Fixing floor support in bathroom

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  #1  
Old 09-06-14, 08:21 AM
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Fixing floor support in bathroom

I'm remodeling my bathroom. I've pulled up damaged subfloor and found that one joist has been almost completely notched out to allow the toilet drain to pass through it. Boxing it out seems to be a challenge since there is a pipe running to an outdoor faucet in the space to the left and all of the drain pipe and bathroom water lines in the space to the right. I also need to add support where the subfloor will meet on the right, and I'm not sure of the easiest way to do that. The back wall is an outside wall. The side walls are not weight bearing. I believe I could notch just 2 or 3 inches to on the box to the left to allow it to fit over the faucet pipe, but I am at a loss on how to add support on the right. What is an acceptable way to support this floor, preferrably without doing major plumbing rerouting.Name:  IMG_20140902_090338.jpg
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Old 09-06-14, 02:43 PM
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Since you mentioned an outdoor faucet, I assume that it's a first floor bathroom. If that's the case, is there access from a cellar?
 
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Old 09-06-14, 03:06 PM
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What's with the towel?

First I would assess the condition of the copper piping. In my area copper does not hold up well so whenever I open up a space I replace it all with PEX. The flexibility of PEX and simply having the copper out of the way makes structural repairs much easier. When faced with a situation like you're in I think of it almost like building the house. Start with the hard stuff like structure and get that sorted out. Then flexible things like water supply piping and electrical can usually be routed as needed.

Over on the right side I would either screw a 2x2 or other piece of wood to the existing subflooring, leaving half protruding to screw the new subfloor to. Or, I would sawzall the existing subfloor back flush with the bottom plate and scab onto the side of the joist and build out as needed. You don't need full support but as much as you can get would be best.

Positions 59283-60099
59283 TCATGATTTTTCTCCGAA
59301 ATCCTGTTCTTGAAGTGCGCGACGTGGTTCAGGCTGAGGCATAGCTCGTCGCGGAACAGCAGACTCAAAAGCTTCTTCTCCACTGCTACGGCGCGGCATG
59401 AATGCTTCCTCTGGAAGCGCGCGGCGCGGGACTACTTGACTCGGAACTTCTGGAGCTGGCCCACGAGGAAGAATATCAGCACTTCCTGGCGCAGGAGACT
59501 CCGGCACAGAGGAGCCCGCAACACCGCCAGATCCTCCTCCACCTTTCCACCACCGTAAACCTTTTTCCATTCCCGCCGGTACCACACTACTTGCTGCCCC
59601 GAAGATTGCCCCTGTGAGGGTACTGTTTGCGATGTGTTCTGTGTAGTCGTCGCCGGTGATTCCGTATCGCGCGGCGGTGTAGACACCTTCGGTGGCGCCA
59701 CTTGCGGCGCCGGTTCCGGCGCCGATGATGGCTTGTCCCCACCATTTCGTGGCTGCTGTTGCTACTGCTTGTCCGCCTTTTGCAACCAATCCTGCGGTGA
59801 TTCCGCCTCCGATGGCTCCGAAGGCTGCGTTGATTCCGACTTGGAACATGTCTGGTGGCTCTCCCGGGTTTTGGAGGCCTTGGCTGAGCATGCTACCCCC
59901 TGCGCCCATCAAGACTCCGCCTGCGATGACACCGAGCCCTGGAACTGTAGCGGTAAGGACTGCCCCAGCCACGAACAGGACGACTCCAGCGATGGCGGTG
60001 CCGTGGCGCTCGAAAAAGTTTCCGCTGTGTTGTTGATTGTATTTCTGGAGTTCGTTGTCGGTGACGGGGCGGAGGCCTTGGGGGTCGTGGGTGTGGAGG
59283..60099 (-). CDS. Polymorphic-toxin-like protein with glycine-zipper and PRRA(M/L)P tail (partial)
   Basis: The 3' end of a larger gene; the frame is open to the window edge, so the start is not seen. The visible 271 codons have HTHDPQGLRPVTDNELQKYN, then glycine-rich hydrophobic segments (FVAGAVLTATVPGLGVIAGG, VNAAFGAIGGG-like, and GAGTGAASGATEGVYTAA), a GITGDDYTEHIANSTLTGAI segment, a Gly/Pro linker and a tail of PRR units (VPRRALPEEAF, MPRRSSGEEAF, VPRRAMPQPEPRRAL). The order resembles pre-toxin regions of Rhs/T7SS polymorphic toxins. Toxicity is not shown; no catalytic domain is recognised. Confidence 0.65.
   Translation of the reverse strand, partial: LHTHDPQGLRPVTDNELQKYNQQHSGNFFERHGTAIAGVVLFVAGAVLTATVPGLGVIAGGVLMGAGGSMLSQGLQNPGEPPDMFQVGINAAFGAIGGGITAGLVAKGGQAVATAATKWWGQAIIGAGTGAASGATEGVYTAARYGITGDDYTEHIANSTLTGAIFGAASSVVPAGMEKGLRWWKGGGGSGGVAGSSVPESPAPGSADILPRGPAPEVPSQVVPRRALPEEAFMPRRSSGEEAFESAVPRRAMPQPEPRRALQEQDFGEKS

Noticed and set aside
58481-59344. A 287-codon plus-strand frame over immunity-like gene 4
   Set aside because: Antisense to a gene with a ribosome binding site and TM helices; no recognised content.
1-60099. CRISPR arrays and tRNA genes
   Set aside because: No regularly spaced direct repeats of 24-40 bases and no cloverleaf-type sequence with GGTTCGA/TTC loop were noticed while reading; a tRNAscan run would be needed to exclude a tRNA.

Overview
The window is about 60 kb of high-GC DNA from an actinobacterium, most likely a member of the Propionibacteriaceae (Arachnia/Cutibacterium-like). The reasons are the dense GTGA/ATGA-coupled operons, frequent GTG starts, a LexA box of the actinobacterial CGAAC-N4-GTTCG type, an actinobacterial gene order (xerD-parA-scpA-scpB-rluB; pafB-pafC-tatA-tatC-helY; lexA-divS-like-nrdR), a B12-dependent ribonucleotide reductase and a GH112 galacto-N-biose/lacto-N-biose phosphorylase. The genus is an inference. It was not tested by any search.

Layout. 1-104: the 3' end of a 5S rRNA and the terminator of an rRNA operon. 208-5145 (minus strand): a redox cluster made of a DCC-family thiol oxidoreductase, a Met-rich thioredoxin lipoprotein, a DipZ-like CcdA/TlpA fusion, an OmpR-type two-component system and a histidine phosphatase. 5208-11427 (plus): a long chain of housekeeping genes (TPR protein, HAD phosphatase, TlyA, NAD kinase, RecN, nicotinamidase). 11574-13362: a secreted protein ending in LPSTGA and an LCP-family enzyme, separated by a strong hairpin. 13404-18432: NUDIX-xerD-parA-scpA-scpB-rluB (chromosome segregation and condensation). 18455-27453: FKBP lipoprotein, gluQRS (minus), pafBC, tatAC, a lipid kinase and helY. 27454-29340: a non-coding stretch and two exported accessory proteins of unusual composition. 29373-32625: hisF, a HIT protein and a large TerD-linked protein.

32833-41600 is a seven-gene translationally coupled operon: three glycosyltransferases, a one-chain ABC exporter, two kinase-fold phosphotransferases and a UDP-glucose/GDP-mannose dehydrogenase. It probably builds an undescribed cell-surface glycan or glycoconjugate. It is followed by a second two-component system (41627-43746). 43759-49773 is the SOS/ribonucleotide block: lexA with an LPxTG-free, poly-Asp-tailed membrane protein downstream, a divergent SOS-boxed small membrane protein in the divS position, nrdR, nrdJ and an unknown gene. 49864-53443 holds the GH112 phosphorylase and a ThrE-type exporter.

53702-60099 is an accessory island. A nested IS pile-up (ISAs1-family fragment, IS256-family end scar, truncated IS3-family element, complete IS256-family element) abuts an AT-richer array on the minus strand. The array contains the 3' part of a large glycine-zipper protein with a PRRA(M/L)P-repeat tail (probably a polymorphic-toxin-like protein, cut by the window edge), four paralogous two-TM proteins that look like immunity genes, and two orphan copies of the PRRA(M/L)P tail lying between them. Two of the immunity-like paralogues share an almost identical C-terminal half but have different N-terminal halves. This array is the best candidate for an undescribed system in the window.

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Old 09-06-14, 04:24 PM
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Yes this is ranch and first floor bath.

The towel is stuffed into the toilet rough in to keep gases from coming out.

The cellar has drywall on the ceiling but I will eventually be pulling that down to redo the basement so I can break through it where needed.

Thanks for the tip on copper piping. When I redo my basement I want to move some pieces like hot water tank and furnace so I rather wait and replace a lot of the pipe at that point since the routes the water pipe will take be different. The hot water tank is at the far end of the house from the water inlet, and some pipe is capped off where an second hot water tank used to be. I'd like to simplify all of that eventually.

Even if I do make the switch to PEX now that covers me on the left side to box out the joist and drill a hole, but the drain pipe on the right would still prevent boxing it on the right. Do I just use 2x2's or 2x4's sideways to box to the right joist? Do they make some kind of steel piece I could use for connecting to joist on the right?

One person told me to just leave it as is since it's worked for over 40 years. I don't tend to leave things like this, so that makes me uneasy. I also removed a wall inside the bathroom that sectioned off the tub and shower...not sure if the bottom plates from that wall were helping to hold the joist up?

I do follow your recommendation on how to connect the subfloor edges and that makes sense so I will do that.

Thanks for all your help! I really appreciate it as this is one thing I ran into that is just over my head.
 
  #5  
Old 09-06-14, 04:38 PM
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Follow the advice on installing new subfloor.

The one joist that's cut for toilet line, I wouldn't worry about. Even though this joist is null and void, look at the good points:

To the left is a joist @ 16".

To the right is a non load bearing wall at less than 16". This wall will have supporting members under it, whether load bearing or not. Essentially, the wall's lower members serve as another joist or even better, since the wall and members are nailed together (and tied into subfloor).
 
  #6  
Old 09-06-14, 06:27 PM
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Thank you! That certainly makes it much easier, and I feel better knowing people with experience have weighed in on the issue!
 
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